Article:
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Shedd Aquarium and Partners Secure Grant Funding to Advance Aquatic Animal Sustainability Efforts

New research, guidelines and public outreach will center animal and community wellbeing

October 29, 2023

A group of golden trevally fish swim in the Wild Reef.

CHICAGO Shedd Aquarium and several partner organizations have been awarded a $700,000 grant from the Institute of Museum and Library Services (IMLS) to investigate more transparent means of supporting fishing communities who sustainably supply aquariums with fishes from abundant sources in Indonesia for lifelong care in zoos and aquariums. The aquarium will work with the Association of Zoos and Aquariums (AZA), the Coral Reef Aquarium Fisheries Campaign and Indonesian-based nonprofit partners at LINI and Rare to create a roadmap that accredited facilities can replicate and scale that prioritizes ecological conservation, ensures wellbeing for animals and people alike and follows rigorous and informed governance. The program, called IndoReefFish, is one of several ways Shedd and the aquarium community are making progress toward a shared goal of sustainability for aquatic animal populations in human care for future generations.

Many zoos and aquariums rely on fishing communities to maintain healthy, genetically diverse populations of aquatic fish and invertebrates in human care. This grant funding will allow the aquarium community to work with suppliers to further improve supply chains while continuing to sustain coastal communities around the globe that rely on fishing as a means of livelihood and way of life. By working directly with governments and local leaders in fishing communities, aquariums can contribute to sustainable, small-scale and co-managed coastal fisheries that promote climate, social and economic resilience.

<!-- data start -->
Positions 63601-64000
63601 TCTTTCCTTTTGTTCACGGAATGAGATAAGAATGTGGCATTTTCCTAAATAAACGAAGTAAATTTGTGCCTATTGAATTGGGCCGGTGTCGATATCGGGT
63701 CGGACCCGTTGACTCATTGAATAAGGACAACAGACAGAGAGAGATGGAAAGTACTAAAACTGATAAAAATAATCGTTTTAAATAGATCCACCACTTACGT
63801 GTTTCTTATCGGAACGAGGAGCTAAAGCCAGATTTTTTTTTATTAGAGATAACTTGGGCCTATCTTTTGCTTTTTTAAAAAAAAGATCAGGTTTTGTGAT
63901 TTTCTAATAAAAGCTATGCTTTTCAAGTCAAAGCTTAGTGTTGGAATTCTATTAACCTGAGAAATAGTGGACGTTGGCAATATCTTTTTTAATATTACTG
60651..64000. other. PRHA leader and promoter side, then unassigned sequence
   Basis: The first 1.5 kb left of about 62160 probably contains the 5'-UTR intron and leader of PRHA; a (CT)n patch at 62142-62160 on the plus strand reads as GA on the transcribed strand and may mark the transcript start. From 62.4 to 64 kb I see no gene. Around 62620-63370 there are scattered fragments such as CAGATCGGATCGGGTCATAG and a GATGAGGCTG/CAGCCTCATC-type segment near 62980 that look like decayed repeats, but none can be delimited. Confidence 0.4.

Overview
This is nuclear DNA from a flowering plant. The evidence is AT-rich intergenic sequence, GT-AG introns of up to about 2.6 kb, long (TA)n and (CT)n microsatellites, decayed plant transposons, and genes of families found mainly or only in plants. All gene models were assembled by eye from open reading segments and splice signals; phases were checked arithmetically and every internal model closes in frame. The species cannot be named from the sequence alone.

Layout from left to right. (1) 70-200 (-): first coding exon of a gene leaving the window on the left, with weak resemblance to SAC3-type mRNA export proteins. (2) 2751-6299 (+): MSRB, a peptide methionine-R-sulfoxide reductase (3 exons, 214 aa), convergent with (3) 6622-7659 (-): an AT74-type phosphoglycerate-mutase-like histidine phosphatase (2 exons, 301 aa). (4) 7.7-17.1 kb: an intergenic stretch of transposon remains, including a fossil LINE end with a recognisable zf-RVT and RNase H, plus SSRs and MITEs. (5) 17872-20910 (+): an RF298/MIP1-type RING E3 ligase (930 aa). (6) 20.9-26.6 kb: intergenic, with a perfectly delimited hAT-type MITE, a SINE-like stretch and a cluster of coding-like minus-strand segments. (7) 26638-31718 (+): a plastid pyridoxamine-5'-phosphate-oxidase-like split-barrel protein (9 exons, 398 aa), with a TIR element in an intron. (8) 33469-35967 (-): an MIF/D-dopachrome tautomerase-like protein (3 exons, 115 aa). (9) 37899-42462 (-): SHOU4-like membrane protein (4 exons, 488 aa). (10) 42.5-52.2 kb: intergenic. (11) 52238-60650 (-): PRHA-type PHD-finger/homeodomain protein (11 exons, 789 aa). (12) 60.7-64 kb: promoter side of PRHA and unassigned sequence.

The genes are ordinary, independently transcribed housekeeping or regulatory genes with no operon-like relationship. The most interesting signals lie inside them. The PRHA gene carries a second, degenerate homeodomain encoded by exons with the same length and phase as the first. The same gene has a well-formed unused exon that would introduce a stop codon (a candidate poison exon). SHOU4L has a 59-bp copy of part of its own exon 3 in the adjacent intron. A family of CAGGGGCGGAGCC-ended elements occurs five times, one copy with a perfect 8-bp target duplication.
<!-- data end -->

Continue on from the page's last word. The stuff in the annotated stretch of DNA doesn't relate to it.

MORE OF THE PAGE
“Accredited aquariums and zoos have long sought out and worked with suppliers who can guarantee that we do not contribute to the problems we are trying to solve for wild aquatic populations,” said Peggy Sloan, chief animal conservation officer at Shedd Aquarium. “Support from IMLS will amplify the thoughtful trainings and collaboration with local fisheries that are already happening to center animal wellbeing and ecological preservation.”

Grant funding from IMLS will accelerate existing work to move fishers from a volume-driven approach to one that is focused on value – sharing and applying the best husbandry, management and care techniques across the supply chain. At the same time, partners will use data to determine what species are prolific and resilient to overfishing (ideal candidates for fishing), curbing demand away from species that are more vulnerable or threatened.

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